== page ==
What I look to capture on Christmas Card sessions is a little bit of everyone’s personality in one image. For me to be able to do that, I make sure to collect as much information as possible from my client’s family. Some of my clients have already a concept picked by the time they book the sessions, and some others need a little help choosing a theme. That’s when the info I collect from them comes handy. I go ahead and customize inspiration boards for them and even draw a few sketches.
Then my job is to escalate their concept to the epic level!
Having shot multiple clients’ Christmas Cards through the years, I can also say it’s a very competitive time between family and friends, but the fun kind. Once you send out your first fun Christmas Card, there’s no going back. They will be expected every year.
This family recreates a rock album cover every year for their Christmas Card… Can you guess which one is this?
This family wanted a portrait of the chaos that goes behind doors… I can relate!
Kitchen portraits are always fun!
This lovely classic portrait:
Here’s a beach theme without having to pray to the weather Gods for good weather or having to spend a few days getting rid of the sand.
Our Christmas Card this year was inspired by our beloved state of Florida and its fumbling superhero, the Florida man. Who every year gives us the most embarrassing, outrageous, cringy, dumb, awkward, funny, infuriating, and even sometimes, inspiring news stories.
I built up the set in my garage with a ton of Props I got from Spectacular Themes. I really wanted to have a wooden fence as a background, but I couldn’t fit anything like that in my car. After giving it a little thought, I remembered I have laminated wooden floor that I sometimes use on portraits, so I put it against the garage door and BAM! Instant wooden fence!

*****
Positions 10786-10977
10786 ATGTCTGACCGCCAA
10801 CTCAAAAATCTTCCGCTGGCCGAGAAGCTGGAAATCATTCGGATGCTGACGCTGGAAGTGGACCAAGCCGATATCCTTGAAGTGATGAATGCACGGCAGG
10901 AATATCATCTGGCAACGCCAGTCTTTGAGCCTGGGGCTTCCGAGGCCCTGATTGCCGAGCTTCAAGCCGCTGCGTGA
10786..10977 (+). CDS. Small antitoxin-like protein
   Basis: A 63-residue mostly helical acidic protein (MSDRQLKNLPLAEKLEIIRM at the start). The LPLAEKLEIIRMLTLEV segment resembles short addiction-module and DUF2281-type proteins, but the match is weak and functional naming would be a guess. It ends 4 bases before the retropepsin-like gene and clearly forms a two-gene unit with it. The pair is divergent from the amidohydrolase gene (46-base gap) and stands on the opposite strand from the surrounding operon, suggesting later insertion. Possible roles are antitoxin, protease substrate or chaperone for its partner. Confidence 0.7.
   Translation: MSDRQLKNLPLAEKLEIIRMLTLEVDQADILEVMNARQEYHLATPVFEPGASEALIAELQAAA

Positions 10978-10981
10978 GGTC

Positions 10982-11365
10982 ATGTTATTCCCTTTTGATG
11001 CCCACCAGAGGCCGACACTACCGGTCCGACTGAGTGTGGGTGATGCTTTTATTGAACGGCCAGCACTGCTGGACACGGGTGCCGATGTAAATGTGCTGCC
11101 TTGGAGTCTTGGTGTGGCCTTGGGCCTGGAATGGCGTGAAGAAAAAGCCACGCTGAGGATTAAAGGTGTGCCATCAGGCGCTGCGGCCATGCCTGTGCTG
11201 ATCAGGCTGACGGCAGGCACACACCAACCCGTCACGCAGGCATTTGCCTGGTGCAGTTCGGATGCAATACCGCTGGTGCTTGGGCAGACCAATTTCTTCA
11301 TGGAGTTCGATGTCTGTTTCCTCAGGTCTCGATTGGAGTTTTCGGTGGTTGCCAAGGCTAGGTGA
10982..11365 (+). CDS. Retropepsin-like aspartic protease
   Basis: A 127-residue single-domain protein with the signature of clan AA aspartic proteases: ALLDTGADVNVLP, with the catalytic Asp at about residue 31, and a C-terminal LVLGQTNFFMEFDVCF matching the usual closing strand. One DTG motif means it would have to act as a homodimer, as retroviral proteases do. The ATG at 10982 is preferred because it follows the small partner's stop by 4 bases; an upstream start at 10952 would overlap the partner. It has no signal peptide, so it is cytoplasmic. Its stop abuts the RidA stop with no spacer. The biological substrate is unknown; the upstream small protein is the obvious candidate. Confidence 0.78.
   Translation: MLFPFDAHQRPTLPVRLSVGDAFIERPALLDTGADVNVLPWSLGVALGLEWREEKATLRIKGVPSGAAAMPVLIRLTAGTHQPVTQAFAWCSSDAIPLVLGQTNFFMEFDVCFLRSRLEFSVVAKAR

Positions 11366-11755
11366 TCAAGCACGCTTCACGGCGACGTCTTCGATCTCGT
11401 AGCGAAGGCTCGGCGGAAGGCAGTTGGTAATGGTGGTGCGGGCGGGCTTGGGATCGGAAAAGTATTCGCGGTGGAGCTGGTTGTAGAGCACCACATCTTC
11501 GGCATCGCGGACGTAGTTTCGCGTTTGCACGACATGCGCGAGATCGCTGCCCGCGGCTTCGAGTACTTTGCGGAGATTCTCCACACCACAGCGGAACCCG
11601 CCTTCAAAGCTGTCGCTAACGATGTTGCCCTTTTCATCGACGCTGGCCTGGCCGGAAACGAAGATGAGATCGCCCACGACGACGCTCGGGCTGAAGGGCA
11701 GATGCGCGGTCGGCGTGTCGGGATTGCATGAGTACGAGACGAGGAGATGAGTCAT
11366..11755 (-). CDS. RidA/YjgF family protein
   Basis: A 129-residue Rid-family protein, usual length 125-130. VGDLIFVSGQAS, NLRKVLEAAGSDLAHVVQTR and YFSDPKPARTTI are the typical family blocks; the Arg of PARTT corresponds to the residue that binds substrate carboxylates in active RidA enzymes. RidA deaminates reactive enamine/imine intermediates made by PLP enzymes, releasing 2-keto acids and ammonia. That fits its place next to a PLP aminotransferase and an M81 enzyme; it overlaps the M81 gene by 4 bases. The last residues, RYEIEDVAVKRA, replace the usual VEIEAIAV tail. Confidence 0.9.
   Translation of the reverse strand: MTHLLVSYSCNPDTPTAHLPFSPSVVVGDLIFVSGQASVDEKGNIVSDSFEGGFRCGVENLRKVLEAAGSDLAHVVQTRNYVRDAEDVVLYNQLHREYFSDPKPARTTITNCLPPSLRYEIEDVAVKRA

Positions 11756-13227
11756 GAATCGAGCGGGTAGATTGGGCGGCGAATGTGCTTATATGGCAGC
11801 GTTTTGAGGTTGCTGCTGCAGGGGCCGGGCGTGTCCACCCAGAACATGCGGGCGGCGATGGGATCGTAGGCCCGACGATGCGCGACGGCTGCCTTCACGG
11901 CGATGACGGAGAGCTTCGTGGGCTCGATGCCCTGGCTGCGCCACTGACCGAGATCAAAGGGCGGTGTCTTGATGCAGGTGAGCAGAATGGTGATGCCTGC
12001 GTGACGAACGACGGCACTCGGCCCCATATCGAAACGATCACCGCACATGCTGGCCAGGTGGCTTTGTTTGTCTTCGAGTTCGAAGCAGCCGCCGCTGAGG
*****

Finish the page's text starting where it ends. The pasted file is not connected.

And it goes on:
I didn’t have to spend money on outfits; we used what we had, and of course, I had to wear my Santa suit like every year.
After setting all that up in my garage, I wasn’t going to shoot just one picture. We created a fun little series, and my kids made sure to stamp their personalities on them.
Since I managed to get all the props I wanted, I only had to Photoshop the sky, and I added a little bit of my personal retouching style.
All of these images were shot with my Nikon Z7 and a 24-70mm Z mount lens on my 3 Legged Thing Leo (except for Christmas car one, that was shot with my camera on my Platypod Max). I used two Elinchrom BXRi 500 strobes: one with an octa on camera right and the other one with a strip light set horizontally on a background stand for fill. I also had a Vflats from V-Flat World on each side of the set to bounce light.
This is my busiest time of the year, but it is also the most fun because I get to be creative doing the kind of work I love.
I hope you have a fantastic Holiday Season!
Here are our Christmas Cards from the previous years:
I’ve always felt that capturing a well exposed picture was easy, but capturing a portrait that reveals the essence, character, and personality was hard. And that’s because the most successful portraits take us well beyond the surface of how someone looks and show us the inner essence of who someone is. They reveal character, soul, and depth. They uncover hidden hopes and inner strength, revealing that authentic and deeply human light that shines within.
And while technical expertise is undoubtedly important, it’s not the technique, lighting, camera, or pose that creates a great portrait. It’s you, and it’s your mastery of technique and the way you make the connection with the subject, that makes the image come to life. Because ultimately, good portraits have very little to do with the surface of how someone looks.